Acting according to your preferences and values makes perfect logical sense, but it's not a tangible benefit. Independence and accountability are intangible, and a good case can be made that being outside the EU doesn't actually provide independence or accountability (as you'll be forced to adhere to EU regulations if you want to trade with it, but will no longer have a say in said regulations as you're now "independent"). Yes, they can. Arguments can be made for or against pretty much anything. You have to make them before someone can appreciate how good or bad these arguments are (for instance, the UK was not currently under any pressure to join the Euro, so I think your example is not a very good argument). Uncontrollable immigrations isn't really a thing, though. The controls at UK borders are currently UK controls, manned by UK staff. I agree that the EU has failed to sufficiently educate its citizens in its inner workings and all the benefits it provides (though the EU can't teach you about itself in the way Morpheus teaches Neo Kung-Fu, so ultimately if you can't be arsed... you can't be arsed). It may seem like I'm disparaging your objections. I see where you're coming from, but I just think that your objections are based on fears of the future, and that said fears aren't sufficiently based on the facts of the present for them to be reasonable.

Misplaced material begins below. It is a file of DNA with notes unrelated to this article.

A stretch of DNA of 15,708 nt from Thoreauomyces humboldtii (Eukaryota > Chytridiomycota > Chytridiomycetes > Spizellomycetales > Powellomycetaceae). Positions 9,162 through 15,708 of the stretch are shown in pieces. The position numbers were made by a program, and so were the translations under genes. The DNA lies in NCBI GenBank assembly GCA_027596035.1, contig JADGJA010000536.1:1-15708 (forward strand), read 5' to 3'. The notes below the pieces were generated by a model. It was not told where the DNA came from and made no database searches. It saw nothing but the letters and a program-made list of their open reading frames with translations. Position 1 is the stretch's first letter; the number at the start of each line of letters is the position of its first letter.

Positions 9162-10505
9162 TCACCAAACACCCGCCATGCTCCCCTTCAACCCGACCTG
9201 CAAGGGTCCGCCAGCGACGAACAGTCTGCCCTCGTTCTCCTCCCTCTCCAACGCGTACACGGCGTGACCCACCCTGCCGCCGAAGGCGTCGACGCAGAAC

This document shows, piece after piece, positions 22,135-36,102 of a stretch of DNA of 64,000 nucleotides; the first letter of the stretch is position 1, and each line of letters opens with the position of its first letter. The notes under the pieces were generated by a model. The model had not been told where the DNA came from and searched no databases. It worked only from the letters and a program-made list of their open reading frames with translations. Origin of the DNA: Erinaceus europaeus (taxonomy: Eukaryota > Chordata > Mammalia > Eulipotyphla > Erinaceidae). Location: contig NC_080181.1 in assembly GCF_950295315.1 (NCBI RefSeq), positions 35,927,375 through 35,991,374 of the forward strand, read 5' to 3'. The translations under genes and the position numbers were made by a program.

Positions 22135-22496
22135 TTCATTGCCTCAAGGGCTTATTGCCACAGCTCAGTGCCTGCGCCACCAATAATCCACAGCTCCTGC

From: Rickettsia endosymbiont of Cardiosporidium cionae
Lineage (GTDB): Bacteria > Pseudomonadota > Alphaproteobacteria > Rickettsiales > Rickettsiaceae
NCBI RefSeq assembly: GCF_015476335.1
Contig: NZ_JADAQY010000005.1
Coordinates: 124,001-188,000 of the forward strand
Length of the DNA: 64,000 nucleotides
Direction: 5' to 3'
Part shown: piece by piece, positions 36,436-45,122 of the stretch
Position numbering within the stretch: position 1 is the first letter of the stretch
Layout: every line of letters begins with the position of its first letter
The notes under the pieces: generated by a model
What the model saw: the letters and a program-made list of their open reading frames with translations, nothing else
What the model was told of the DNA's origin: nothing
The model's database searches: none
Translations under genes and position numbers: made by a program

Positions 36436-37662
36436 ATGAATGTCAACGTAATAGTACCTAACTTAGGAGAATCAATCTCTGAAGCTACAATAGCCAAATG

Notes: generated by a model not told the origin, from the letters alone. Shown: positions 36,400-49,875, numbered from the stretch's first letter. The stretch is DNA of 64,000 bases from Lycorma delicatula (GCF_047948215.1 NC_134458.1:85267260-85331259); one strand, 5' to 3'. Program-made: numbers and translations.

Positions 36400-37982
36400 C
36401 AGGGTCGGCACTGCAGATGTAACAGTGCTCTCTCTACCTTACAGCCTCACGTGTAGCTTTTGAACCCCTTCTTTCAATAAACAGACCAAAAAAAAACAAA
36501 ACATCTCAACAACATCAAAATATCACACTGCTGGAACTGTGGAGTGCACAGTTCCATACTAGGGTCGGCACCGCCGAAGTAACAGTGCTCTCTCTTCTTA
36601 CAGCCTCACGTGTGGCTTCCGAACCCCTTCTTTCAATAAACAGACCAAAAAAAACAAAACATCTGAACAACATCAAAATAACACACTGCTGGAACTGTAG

12. Mentat

    UK Politics: What Goes DUP Must Come Down